International violinist Monica Huggett on the quiet life in Kirkby-in-Furness
PUBLISHED: 00:00 28 August 2013
She’s keen on motorbikes, dreams of being a rock guitarist and has been asked to play in the pub. Sue Riley meets international violinist Monica Huggett
If you ever have a little moan about the time you spend commuting to work spare a thought for Monica Huggett. Her home is in a sleepy village but the rest of her life is spent commuting to New York, Oregon and Ireland where she works for some of the world’s most prestigious musical organisations.
‘I only spend about three months a year here. It’s the life of a 25-year-old and I have just turned 60,’ laughs Monica, one of the world’s leading experts in baroque violin and early music.
In 2007, just months after moving to Kirkby-in-Furness, she landed a prestigious role at the Juilliard School in New York. It was a job too good to turn down – she is artistic advisor and artist-in-residence in Historical Performance - and for the past six years has done the 6,000-mile round trip to New York while maintaining her role as artistic director of Portland (Oregon) Baroque Orchestra and the Irish Baroque Orchestra in Dublin with tour dates and recordings squeezed in between. ‘I work in New York for two weeks, then go to Portland and go back to New York and then to Dublin and here for a few weeks. I love coming back here but it’s quite a struggle.’
She sold her home in London and moved to this small Furness community where her sister, Frances, lived. Her home is in what was once the village bank with light airy rooms and views over the Duddon estuary. It is also a few metres from the railway station although her sister, who has an apartment in the house, usually drives Monica and her violins to Ulverston to catch the train to Manchester Airport.
‘When I saw this house I thought it was ideal. It was in quite a rough state and it had been used as a holiday cottage. It’s been a complete money pit! But after I had been here for four months I was offered this prestigious job in New York so things have not worked out as I imagined.’
When she’s at home it’s a complete rest from the world of music, although the village pub has asked her to play there; it’s something she’s considering when she gets the time and her house is finally free of builders. One thing she particularly loves at her home is the back garden carved into the hillside with a waterfall and winding stone walls. It’s also the one place where she doesn’t regularly practise violin, sometimes for up to 10 days.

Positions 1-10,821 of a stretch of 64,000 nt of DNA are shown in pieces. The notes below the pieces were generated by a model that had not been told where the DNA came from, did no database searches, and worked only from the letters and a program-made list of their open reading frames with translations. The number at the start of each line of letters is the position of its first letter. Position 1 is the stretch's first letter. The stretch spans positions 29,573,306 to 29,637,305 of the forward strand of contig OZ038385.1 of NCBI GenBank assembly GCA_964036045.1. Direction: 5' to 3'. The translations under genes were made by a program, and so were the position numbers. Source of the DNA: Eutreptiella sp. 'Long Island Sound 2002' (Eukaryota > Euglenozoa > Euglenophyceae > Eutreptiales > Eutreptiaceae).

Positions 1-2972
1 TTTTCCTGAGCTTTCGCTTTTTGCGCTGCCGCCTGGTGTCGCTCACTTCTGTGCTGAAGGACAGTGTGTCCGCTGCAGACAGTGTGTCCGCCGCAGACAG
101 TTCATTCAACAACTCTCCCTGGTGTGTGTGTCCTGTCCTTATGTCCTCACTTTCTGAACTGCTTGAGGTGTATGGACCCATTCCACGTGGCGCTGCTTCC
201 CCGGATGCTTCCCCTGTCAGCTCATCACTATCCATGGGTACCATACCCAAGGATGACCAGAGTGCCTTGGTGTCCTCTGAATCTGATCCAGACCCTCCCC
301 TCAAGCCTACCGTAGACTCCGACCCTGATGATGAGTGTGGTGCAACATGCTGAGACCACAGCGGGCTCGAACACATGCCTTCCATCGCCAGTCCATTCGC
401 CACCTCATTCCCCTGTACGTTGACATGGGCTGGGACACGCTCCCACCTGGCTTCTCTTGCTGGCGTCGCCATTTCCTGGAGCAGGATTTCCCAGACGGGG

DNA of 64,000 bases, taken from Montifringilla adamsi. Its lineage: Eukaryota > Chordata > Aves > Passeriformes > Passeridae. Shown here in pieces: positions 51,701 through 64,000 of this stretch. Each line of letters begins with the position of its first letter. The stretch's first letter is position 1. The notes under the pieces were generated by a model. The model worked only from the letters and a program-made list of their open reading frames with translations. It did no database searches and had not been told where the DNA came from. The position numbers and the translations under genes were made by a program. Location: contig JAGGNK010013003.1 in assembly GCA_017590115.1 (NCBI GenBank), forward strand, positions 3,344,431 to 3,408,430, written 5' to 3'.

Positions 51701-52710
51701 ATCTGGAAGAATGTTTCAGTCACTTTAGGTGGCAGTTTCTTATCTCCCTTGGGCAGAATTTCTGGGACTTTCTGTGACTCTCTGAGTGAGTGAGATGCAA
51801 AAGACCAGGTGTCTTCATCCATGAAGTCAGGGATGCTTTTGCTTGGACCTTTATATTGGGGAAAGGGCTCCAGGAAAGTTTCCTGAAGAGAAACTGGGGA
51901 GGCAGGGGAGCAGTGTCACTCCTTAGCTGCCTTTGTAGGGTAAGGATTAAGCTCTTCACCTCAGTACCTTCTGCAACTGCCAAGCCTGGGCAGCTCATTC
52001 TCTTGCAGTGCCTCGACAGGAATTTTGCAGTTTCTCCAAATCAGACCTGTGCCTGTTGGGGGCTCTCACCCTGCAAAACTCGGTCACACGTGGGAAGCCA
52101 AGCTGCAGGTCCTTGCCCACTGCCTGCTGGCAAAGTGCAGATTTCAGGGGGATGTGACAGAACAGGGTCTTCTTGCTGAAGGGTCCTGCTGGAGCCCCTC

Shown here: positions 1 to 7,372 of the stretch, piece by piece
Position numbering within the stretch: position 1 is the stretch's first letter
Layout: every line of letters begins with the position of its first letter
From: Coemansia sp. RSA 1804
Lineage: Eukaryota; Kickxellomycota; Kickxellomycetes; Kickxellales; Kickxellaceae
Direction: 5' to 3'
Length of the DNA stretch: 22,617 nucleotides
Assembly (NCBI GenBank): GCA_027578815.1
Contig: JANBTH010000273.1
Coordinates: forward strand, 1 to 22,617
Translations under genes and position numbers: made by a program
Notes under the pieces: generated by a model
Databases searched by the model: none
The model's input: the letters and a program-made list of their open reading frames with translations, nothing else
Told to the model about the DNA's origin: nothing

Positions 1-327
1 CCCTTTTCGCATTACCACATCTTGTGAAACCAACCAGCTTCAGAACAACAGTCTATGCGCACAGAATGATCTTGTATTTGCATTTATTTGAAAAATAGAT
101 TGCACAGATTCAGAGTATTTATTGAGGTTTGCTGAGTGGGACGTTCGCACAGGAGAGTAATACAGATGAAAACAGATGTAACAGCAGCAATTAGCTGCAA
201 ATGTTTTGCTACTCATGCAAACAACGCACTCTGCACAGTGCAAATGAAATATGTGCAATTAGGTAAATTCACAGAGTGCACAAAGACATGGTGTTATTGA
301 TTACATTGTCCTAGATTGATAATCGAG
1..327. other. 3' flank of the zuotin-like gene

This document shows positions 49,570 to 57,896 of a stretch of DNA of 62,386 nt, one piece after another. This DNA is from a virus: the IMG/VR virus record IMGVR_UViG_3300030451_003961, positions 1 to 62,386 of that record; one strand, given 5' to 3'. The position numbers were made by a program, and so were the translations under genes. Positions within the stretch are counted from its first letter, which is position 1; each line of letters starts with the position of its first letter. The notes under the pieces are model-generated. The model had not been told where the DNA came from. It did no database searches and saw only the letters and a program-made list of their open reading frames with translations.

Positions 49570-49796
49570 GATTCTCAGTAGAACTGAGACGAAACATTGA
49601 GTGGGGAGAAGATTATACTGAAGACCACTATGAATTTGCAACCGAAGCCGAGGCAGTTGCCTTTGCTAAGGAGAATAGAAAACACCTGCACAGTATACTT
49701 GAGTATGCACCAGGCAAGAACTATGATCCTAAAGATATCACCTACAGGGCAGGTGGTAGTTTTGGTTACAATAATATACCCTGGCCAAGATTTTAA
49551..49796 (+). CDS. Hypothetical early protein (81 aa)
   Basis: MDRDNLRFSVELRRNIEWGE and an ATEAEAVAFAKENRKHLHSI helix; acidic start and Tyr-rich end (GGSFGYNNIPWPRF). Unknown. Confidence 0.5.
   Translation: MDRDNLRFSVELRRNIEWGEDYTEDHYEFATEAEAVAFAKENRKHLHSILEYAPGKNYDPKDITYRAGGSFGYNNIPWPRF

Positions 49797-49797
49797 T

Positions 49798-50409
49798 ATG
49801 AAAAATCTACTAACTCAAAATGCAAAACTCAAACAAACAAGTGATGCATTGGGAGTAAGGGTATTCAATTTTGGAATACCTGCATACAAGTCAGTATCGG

‘I like to come back somewhere quiet where I do mundane jobs, sieve the earth, build a stone wall,’ she says. She travels with her partner, Roxanne, a retired GP from Portland, but says her time in the Lakes is often extremely quiet. ‘I pop in and see my sister but I might not see anybody else. I have some good friends in the village but it’s been hard for me to make strong relationships. Some of my best friends are the builders!’
It’s all a far cry from her early life, the fifth of seven children she was brought up in a three-bedroomed house in Hounslow, London, where she slept in the dining room. All her siblings were urged to be ambitious. ‘We were not rich and the deal was that if you had music lessons you practised every day. My mother made me practise on Christmas Day and all through the summer holidays. I never had a day off. By the time I was seven or eight it was clear I was talented and if you are talented people become more interested and more is invested in you.
‘By the time I was 12 it had been decided I would be a musician, I am not sure I had an awful lot to do with it!’ When she was 17 she was studying at the Royal Academy of Music and playing violin at Pizza Express in the evenings. Monica is the only one of her siblings to have carved out an international reputation and says she it has made her mother proud. She co-founded Amsterdam Baroque Orchestra and has won several awards for her numerous recordings. Yet classical music has never been her first love.
‘I have always been a rebel and I would have liked to be a rock guitarist but my mother wanted one of her children to be a classical musician. I found it rather staid and rather a strait jacket,’ she adds. Then she discovered early music. ‘Nobody really knew what it should sound like. It was a new adventure, so exciting as it was reinventing violin playing. Classical music is so intrinsically conservative and they all sit there looking miserable. No wonder the audiences are dwindling.’ That wouldn’t do for Monica who displayed her rebel credentials by riding motorbikes - her last was a Ducati 860.
Despite her exhausting schedule she has no plans for retirement. ‘I have achieved more than I could ever imagine. I would certainly say music is my drug, people talk about getting blissed out and getting high and in certain states of mind you are completely in tune with the universe. I channel music. Sometimes when I am performing I feel I am totally connecting, we are freed of jealousy, remorse, pain.…you get in tune with your unconscious. It’s very powerful and I get it often enough that it’s hard to give it up.’
But one day she will scale back to spend the summers in Kirkby-in-Furness. ‘January and February you can keep!’ she laughs.